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Decision-Making Under Uncertainty

  • Dominik R. BachEmail author
Chapter
Part of the Studies in Neuroscience, Psychology and Behavioral Economics book series (SNPBE)

Abstract

All decision-making takes place under uncertainty, even in controlled laboratory circumstances. The Bayesian brain hypothesis, a widely accepted theoretical framework of brain function, prescribes that the brain uses probability distributions to store parameter values, rather than point estimates, and is thus able to use uncertainty on various parameters. This allows for investigating value-based decision-making under natural circumstances when information needs to be extracted from noisy input, and it may also impact on decisions based on propositional information. In this chapter, I present experimental approaches to neural representations of uncertainty in value-based decision-making.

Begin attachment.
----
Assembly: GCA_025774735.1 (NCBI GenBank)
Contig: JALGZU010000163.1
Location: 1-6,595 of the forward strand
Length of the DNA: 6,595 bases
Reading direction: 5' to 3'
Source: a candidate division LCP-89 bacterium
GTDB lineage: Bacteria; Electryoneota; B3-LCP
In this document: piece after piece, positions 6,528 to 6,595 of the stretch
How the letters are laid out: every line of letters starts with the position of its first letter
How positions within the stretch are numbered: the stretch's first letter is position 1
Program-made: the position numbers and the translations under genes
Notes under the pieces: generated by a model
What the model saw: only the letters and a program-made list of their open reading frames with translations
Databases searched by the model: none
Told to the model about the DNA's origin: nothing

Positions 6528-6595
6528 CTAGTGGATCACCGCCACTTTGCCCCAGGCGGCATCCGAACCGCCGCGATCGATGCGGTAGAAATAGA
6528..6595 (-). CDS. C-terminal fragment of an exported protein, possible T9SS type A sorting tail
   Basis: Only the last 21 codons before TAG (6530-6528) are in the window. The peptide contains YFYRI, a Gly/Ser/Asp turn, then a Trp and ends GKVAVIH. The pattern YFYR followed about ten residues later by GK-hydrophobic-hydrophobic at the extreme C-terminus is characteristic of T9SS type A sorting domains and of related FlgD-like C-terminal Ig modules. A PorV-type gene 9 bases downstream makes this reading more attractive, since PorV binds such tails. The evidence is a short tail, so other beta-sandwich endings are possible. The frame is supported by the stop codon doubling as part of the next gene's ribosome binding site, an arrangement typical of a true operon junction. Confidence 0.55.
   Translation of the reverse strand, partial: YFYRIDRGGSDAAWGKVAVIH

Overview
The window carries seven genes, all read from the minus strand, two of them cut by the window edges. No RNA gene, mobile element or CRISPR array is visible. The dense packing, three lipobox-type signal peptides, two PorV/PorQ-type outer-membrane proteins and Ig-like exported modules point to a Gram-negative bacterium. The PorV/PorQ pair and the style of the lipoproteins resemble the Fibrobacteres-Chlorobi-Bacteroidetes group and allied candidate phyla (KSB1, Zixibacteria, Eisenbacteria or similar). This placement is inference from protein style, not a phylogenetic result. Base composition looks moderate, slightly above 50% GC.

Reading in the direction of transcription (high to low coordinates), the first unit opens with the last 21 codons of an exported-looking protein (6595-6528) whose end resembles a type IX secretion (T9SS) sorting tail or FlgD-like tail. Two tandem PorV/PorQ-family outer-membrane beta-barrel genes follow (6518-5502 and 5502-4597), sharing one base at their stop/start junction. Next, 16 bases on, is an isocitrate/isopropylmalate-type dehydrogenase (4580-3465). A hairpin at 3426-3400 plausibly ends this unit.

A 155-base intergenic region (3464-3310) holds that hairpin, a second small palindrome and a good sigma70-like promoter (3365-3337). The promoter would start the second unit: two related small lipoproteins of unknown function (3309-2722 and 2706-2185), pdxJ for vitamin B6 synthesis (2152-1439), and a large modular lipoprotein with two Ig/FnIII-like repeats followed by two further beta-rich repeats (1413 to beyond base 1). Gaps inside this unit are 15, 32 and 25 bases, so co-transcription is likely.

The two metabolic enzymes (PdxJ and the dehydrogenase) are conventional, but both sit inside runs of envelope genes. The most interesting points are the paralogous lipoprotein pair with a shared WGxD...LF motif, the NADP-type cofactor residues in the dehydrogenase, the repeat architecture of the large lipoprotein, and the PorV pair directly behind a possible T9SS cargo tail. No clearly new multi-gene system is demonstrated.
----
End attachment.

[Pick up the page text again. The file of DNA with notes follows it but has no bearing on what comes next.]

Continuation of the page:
Keywords

Outcome Distribution Expect Utility Theory Ambiguity Aversion White Ball Player Type 
These keywords were added by machine and not by the authors. This process is experimental and the keywords may be updated as the learning algorithm improves.

Notes

Acknowledgments

I would like to thank Quentin Huys, Marc Guitart Masip, Deborah Talmi and Matthias Staib, for helpful comments on a first draft of this manuscript.

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Copyright information

© Springer-Verlag Berlin Heidelberg 2016

Authors and Affiliations

  1. 1.University of ZurichZurichSwitzerland
  2. 2.University College LondonLondonUK

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